…” Immigrants came from vastly different economic, political and religious backgrounds, expressing these differences upon arrival in the United States: “Some individuals pursued modern forms of life and livelihood while others valued more traditional patterns.
Workers existed who championed socialism and others died for their attachment to Catholicism.
The psychology of emigration from one's ancient homeland is complex: decisions may be based upon a mixture of fact and fiction.
One fact was that the cost of travel to the US decreased significantly during the period of the Great Migration.
What the autobiography and bildungsroman clearly have in common is a focus upon life-experience, education (either formal or through more subjective means), character formation and a sense of identity.
One form (autobiography) purports to be factual, documenting actual life experiences, the other form (bildungsroman) purports to be fictional, but may have some basis in the author's own life.
that is the central fact about housing in the industrial areas: not that the houses are poky and ugly, and insanitary and comfortless, or that they are distributed in incredibly filthy slums around belching foundries and stinking canals and slag-heaps that deluge them with sulphurous smoke …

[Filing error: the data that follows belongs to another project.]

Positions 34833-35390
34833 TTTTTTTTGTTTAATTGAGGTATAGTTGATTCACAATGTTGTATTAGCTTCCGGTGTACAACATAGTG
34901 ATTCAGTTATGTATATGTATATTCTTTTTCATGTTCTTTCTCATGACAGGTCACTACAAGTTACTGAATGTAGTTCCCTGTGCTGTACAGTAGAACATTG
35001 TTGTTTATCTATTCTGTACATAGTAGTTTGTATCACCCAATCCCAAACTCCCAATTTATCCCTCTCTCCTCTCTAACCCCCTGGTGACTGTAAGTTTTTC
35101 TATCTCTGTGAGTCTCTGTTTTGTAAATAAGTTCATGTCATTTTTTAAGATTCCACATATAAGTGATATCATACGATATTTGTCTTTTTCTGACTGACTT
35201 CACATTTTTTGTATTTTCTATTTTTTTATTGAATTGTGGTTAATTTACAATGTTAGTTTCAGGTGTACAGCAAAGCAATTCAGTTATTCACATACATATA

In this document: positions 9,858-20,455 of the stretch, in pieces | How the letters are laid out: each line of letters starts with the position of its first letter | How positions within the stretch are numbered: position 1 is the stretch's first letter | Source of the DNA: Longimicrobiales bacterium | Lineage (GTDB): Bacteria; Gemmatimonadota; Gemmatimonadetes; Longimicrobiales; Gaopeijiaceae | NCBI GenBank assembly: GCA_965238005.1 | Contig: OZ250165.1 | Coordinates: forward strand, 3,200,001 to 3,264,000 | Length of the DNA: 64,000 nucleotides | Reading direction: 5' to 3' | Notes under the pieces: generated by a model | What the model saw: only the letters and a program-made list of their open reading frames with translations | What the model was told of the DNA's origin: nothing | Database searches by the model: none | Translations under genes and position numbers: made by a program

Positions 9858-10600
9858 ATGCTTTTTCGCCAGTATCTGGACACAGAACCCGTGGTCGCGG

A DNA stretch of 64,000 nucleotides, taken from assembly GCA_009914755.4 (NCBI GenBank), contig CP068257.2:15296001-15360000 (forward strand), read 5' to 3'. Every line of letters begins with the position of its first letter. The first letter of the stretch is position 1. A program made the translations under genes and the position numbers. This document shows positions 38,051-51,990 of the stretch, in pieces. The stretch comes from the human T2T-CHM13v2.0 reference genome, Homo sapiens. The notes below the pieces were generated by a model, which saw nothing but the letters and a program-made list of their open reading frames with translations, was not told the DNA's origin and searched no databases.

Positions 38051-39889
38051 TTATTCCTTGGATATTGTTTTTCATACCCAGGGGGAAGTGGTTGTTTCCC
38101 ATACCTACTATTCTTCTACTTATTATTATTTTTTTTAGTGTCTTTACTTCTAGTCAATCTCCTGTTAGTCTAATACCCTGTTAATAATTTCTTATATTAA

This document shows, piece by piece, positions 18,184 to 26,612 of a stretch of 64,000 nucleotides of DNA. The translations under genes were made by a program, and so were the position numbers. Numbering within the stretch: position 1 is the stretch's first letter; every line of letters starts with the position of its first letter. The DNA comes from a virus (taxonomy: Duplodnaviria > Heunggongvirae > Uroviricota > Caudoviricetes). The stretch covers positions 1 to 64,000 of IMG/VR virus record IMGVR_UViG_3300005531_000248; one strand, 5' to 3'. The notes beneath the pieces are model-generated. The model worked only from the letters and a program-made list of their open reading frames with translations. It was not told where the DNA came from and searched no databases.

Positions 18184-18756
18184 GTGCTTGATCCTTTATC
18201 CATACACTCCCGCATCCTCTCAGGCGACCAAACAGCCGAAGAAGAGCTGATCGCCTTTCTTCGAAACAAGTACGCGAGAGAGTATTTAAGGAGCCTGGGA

but simply that there are not enough houses to go round.” Industrialization in European countries may have lead to higher wages, but not necessarily an improved standard of living; in Britain, for example, the various Enclosures Acts meant that many people were forced from the land into the cities and it was this loss of lifestyle that lead to deprivation; even in the previous poverty of rural life, access to freshly grown food or illegally hunted game, for example, was sometimes to be had.
At the same time, it would be incorrect to idealize the rural past, where opportunities for change within rigidly hierarchical societies were virtually nil.
But once in the new cities, opportunity could be stifled by other demands, such as the heavy taxes that were a continual burden, often leading to a ‘catch 22’ situation where an increase in income could be quickly lost as governments took taxes for military expansion, among other things.